Health Watch by Stever Mullenix

The North Jefferson News




As we address the concerns of this flu season, there is another condition that an individual may contract and is often confused as being the flu.

In reality, pneumonia can make you much sicker. It can often be treated at home and often clears up in two to three weeks. For older adults, babies and people with other diseases, pneumonia can result in hospitalization.

It’s important to realize that pneumonia is a disease that you can have anytime of the year, however it is a little more prevalent this time of year, due to the increased occurrences of upper respiratory infections currently being experienced.

You can get pneumonia in your daily life, such as school or work. This is called community-based pneumonia. You can also get pneumonia while in the hospital or in a nursing home. This is called hospital-based pneumonia. The second type is often much worse.

Pneumonia can be caused by bacteria, a virus or fungus by which otherwise healthy individuals most likely would not be affected. It often starts as an upper respiratory infection, such as flu or a cold. The symptoms of pneumonia include:

• productive cough, usually green, rusty, or blood-tinged

• fever, although less common in adults

• chills or shaking

• fast, often shallow breathing, shortness of breath

• chest wall pain, that is often worse by coughing or breathing in

• fast heartbeat

• feeling very tired

• nausea and vomiting

• diarrhea

When these symptoms are mild, your physician may call it “walking pneumonia.” Older adults may have different or milder symptoms. They may not have a fever or productive cough. The main sign of pneumonia in older adults is the change in how well they think. Confusion or delirium is common.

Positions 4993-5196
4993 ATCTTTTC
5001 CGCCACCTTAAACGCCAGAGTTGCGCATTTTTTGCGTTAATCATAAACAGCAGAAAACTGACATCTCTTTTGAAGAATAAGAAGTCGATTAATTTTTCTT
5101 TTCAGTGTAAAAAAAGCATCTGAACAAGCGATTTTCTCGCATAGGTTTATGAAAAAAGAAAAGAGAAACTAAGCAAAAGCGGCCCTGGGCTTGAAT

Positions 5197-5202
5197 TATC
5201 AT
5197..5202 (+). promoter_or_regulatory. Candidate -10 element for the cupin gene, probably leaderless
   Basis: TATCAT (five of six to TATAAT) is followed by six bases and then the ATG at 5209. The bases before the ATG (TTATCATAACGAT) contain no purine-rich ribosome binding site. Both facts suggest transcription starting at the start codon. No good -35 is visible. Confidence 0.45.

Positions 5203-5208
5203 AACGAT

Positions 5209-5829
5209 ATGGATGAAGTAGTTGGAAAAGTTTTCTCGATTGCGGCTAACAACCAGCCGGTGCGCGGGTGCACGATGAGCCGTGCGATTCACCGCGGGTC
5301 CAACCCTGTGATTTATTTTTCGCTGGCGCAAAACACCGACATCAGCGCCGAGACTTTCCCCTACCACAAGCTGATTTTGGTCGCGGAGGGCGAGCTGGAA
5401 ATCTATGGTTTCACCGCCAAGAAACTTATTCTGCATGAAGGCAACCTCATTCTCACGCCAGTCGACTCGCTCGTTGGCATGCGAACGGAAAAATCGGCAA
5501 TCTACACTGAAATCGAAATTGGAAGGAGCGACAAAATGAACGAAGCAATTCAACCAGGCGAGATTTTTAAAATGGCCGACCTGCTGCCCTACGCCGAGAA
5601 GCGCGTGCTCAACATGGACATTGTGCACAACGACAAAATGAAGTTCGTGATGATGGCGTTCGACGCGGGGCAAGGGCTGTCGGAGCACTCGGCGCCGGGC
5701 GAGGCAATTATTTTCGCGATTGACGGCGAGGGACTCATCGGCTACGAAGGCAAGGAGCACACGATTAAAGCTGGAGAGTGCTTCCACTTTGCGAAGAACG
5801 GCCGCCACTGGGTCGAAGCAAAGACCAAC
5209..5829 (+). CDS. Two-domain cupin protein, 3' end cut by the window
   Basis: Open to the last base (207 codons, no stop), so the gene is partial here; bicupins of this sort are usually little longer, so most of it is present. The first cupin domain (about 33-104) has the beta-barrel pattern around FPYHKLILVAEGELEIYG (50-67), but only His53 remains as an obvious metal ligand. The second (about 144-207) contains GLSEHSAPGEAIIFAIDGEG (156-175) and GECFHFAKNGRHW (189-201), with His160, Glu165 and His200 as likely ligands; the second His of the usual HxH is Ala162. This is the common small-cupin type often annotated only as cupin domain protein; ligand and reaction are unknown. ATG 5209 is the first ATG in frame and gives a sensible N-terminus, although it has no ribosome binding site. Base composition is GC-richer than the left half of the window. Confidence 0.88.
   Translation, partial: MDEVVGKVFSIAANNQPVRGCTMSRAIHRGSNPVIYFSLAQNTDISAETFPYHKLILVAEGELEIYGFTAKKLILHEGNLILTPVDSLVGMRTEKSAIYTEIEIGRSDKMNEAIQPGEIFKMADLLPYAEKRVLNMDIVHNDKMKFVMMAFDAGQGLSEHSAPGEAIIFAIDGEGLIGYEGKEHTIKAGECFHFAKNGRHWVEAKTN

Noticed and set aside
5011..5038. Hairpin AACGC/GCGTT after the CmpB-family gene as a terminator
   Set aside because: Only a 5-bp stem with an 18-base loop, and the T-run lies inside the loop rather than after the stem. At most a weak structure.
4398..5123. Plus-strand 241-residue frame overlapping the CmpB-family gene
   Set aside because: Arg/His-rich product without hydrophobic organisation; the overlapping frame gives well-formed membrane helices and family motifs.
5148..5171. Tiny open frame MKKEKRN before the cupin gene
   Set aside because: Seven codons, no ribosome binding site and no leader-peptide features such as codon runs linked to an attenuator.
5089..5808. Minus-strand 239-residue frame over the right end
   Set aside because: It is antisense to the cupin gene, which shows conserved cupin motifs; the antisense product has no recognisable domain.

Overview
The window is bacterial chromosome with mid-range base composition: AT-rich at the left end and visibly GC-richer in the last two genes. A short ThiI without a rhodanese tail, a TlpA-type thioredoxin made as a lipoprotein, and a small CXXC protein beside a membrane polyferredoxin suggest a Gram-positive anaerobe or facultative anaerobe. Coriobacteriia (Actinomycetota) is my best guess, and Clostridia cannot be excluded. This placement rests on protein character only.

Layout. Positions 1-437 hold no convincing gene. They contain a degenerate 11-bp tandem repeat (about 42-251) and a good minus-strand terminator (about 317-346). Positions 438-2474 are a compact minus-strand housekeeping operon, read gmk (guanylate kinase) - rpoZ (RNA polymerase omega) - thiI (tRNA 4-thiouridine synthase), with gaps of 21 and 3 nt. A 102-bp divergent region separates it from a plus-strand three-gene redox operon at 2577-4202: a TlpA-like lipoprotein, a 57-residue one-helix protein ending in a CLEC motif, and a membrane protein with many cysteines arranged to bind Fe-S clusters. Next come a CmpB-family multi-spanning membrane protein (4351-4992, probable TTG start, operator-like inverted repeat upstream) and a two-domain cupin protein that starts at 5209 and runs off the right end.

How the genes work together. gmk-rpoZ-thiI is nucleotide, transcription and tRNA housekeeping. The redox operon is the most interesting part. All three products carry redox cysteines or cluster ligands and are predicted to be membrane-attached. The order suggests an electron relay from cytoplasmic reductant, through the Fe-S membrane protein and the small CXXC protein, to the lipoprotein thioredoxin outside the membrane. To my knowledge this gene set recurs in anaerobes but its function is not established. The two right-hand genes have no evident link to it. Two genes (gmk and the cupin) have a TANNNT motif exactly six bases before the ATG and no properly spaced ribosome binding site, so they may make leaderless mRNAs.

In children, the symptoms may manifest as having little or no energy, eating poorly, grunting or having a fever.

Other conditions that may look like pneumonia include bronchitis, chronic obstructive pulmonary disease (COPD) and tuberculosis.

After you’ve been infected with a pneumonia-causing organism, it may take as little as one to three days or as long as seven to 10 days for the symptoms to appear.

Pneumonia is treated with antibiotics. How long you take antibiotics depends on the type of antibiotic used, your general health condition and how serious your pneumonia is.

After starting antibiotic therapy, improvement in symptoms should be seen within two to three days. It is important to complete all your antibiotics even though your symptoms may no longer be present.

Of course, the faster you get treatment, the sooner you will get over the pneumonia. However, you should seek immediate emergency medical attention if any of the following occur:

• chest pain that is crushing or squeezing, is increasing in intensity or occurring with other symptoms of a heart attack

• have such a hard time breathing you fear you’ll not have enough strength to continue breathing

• cough up a large amount of blood

• feel you will faint if you stand

It would be advised to call your physician if you experience any of the following:

• a cough that produces blood-tinged or rust-colored mucus from the lungs

• a fever with chills or shaking

• difficult, shallow, fast breathing with shortness of breath and wheezing

• productive cough of yellow or green mucus from the lungs for longer than two days

• a fever of over 101 with yellow or green colored mucus

• chest pain worsened when taking deep breaths

For older individuals, there is a pneumonia vaccine available and should be included in your vaccination profile. The pneumonia vaccine is usually taken every five years.

While pneumonia can be a very serious condition, with appropriate medical treatment the condition can be treated with minimal disturbance of your daily life.

Steve Mullenix (R.Ph) co-owns The Pharmacy in Mount Olive with his wife, Sherry Mullenix (J.D., R.N.). They can be reached at 631-1201.

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